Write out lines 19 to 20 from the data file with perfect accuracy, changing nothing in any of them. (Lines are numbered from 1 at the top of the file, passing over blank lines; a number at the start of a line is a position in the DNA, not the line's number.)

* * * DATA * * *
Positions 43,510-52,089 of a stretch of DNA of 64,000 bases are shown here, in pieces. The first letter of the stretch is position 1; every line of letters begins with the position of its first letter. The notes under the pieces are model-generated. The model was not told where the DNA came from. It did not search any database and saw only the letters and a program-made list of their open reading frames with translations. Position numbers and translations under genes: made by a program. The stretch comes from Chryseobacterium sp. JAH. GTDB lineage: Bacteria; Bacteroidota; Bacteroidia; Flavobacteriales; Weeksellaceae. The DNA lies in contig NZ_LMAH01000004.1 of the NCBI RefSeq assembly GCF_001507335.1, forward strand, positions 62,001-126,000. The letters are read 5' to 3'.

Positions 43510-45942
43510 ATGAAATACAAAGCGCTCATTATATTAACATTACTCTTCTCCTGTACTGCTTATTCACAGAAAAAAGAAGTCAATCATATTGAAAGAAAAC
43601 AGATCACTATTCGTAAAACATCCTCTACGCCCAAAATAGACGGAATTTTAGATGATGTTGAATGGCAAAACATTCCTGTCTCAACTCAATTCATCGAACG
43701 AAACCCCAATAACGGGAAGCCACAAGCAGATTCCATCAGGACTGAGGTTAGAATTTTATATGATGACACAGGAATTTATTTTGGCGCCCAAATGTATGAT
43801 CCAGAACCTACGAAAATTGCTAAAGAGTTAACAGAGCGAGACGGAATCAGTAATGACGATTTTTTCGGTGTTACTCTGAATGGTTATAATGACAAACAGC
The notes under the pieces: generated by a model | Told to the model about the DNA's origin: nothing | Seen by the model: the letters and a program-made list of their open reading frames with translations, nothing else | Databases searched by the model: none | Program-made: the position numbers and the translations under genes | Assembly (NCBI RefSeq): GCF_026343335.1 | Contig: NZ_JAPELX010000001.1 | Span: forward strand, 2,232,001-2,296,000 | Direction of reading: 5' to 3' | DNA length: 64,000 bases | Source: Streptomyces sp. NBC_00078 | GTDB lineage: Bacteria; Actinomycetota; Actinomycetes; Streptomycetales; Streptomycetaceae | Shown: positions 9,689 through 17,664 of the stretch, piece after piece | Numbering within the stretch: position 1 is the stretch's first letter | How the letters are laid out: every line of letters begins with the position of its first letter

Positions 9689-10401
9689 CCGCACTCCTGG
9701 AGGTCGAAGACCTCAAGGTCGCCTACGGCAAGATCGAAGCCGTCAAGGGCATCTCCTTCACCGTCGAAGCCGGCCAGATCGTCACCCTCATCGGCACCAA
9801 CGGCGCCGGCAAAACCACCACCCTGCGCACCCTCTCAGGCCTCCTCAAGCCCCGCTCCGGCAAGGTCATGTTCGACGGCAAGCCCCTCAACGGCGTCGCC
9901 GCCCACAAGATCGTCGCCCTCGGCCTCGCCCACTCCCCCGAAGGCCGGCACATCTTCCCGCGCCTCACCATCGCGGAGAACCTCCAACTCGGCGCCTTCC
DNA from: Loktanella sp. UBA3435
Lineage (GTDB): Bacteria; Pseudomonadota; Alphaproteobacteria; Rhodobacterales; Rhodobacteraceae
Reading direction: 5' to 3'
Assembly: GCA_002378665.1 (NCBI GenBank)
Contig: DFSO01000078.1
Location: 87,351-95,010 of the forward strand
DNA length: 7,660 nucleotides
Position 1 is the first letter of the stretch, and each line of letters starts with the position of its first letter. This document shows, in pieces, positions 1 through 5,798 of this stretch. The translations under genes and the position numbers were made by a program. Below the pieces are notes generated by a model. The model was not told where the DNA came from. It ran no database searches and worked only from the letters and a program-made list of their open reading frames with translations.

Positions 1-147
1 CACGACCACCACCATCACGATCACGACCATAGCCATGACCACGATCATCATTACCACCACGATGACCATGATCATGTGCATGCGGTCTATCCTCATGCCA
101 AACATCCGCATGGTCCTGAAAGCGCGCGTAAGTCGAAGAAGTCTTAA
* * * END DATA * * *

DNA length: 7,660 nucleotides
Position 1 is the first letter of the stretch, and each line of letters starts with the position of its first letter. This document shows, in pieces, positions 1 through 5,798 of this stretch. The translations under genes and the position numbers were made by a program. Below the pieces are notes generated by a model. The model was not told where the DNA came from. It ran no database searches and worked only from the letters and a program-made list of their open reading frames with translations.